According to Lu Hsun's A Brief History of Chinese Fiction, the detailed description of the profession of storytelling started in Song Dynasty (960-1279).[7] It is a kind of performance arts and still exists in contemporary radio broadcasting and cable TV channels. Even though the same story is for sure to be interpreted into many styles by different performers, the storytellers still need a written basis for their job, and it is called 話本 'Hua Ben' – 'the book for storytelling', or 'the basis for storytelling' because of the double meanings of the word 本 'Ben'. Since the audience of storytelling were ordinary masses, most of them were even illiterate, these materials had to be easy to understand; not in the formal language which was only used in official documents and legitimate literature (neither modern China nor Taiwan uses it anymore, but it is still taught in school for the sake of reading) but in the everyday spoken form. After some knowledgeable scholars had collected various sources of a specific topic and systematically codified them, there came the novels, such as The Romance of the Three Kingdoms and The Journey to the West, and short story anthologies like 三言二拍 'Three Words and Two Flaps'[8]. As time went by, even a great number of original fictions were created in this format.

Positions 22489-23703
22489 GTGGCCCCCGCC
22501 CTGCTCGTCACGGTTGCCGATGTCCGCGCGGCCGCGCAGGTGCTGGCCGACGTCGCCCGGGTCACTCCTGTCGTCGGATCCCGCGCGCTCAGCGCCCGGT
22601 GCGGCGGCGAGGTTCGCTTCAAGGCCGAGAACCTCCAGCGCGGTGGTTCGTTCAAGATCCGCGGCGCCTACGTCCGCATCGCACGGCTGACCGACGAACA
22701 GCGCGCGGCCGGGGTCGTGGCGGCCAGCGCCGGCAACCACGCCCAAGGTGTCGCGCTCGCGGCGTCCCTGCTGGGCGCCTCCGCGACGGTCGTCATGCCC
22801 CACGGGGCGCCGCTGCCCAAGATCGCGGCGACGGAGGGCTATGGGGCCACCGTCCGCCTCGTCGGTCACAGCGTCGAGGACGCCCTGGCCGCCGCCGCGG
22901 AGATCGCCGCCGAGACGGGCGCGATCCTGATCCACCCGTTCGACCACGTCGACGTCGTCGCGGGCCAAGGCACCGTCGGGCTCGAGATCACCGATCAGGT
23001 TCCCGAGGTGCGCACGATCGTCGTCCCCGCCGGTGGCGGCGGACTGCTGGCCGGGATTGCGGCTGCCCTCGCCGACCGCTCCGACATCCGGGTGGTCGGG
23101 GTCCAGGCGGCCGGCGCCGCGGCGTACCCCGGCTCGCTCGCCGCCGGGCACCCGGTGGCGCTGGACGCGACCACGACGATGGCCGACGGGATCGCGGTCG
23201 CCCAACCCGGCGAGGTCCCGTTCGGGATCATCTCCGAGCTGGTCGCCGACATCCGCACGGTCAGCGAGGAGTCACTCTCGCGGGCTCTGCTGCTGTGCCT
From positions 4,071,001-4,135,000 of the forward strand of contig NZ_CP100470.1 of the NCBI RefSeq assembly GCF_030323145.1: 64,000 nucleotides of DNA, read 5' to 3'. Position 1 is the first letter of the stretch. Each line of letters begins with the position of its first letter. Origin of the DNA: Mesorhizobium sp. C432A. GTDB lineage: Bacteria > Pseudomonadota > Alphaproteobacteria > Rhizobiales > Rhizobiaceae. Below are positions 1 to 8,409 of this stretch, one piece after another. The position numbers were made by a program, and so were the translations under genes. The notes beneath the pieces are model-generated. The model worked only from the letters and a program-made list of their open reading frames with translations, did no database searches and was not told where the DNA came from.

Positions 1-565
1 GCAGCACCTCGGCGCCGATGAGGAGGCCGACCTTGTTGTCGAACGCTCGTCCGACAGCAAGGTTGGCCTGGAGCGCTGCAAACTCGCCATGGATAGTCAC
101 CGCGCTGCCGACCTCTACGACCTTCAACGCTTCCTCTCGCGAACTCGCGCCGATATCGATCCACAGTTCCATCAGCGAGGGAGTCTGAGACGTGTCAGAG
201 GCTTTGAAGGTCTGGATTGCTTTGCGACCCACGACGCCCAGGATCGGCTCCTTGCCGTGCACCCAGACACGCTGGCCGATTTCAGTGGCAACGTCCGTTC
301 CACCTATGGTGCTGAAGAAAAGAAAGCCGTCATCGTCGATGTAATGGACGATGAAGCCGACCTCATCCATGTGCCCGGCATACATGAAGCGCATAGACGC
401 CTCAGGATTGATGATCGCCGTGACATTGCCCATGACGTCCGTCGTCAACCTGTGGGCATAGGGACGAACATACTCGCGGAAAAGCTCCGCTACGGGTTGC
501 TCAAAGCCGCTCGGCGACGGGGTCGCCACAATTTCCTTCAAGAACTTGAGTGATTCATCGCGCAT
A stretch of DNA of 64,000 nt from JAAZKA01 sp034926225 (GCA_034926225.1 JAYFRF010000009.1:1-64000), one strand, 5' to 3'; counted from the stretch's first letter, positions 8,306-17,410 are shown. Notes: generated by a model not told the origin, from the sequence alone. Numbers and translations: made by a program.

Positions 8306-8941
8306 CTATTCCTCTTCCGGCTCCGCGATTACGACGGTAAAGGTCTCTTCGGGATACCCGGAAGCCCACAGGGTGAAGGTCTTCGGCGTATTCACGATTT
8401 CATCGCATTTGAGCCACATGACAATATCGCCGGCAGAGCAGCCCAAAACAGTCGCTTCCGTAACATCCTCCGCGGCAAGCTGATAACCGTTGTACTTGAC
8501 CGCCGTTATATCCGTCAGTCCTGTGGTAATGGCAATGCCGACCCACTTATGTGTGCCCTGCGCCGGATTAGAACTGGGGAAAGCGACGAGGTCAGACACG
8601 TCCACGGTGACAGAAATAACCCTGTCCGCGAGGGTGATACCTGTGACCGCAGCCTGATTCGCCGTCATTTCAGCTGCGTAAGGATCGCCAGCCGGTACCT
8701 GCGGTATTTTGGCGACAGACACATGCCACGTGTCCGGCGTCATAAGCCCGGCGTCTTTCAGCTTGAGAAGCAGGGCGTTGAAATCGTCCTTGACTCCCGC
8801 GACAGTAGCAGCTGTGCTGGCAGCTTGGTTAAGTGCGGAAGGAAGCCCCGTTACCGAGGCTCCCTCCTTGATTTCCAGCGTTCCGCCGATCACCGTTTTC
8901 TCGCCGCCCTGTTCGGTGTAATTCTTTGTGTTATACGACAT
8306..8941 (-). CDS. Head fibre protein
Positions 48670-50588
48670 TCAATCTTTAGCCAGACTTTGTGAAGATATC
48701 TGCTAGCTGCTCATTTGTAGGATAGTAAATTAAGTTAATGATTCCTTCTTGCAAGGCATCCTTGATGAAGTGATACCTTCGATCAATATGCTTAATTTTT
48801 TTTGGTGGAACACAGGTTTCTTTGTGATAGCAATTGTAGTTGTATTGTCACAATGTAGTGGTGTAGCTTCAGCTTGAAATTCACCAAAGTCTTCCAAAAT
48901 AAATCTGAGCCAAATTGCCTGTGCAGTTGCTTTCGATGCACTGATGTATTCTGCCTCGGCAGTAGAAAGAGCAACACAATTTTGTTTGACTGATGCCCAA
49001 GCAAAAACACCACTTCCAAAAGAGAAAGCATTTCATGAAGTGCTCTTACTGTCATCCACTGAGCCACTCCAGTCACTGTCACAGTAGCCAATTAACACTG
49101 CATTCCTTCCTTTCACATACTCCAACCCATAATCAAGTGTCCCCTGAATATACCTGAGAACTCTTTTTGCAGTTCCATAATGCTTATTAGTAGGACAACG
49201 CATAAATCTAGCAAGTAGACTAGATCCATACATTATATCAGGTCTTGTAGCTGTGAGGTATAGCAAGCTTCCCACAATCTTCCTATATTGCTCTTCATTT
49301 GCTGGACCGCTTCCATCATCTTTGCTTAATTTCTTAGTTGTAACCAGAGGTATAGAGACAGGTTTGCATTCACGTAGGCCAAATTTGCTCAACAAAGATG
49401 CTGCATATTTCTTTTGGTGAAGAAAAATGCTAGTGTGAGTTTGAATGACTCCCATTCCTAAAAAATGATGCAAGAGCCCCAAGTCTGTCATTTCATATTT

A typical Chinese short fiction in the storytelling form contains five parts: the opening, 入話 'Ru Hua' (entering the story), 頭回 'Tou Hui', main body, and the ending[9]. The opening part is always a verse about the topic or the allegory of the main story. 'Ru Hua' sometimes introduces the background and the meaning of the opening verse as well as provides some comments. The 'Tou Hui' part includes shorter and simpler story or stories independent to the main one, but still in the same category though the result might vary. Storytellers use these three parts to provoke the audience's interest while waiting for a larger group of people, which means a bigger fortune, to participate in, and then they can go on for the main story. The ending is another verse acting as the final conclusion, again stresses on the allegory told right before. We can see that storytelling is indeed a kind of entertainment, but it still has the function of social education, teaching the morals and virtues to the illiterate masses.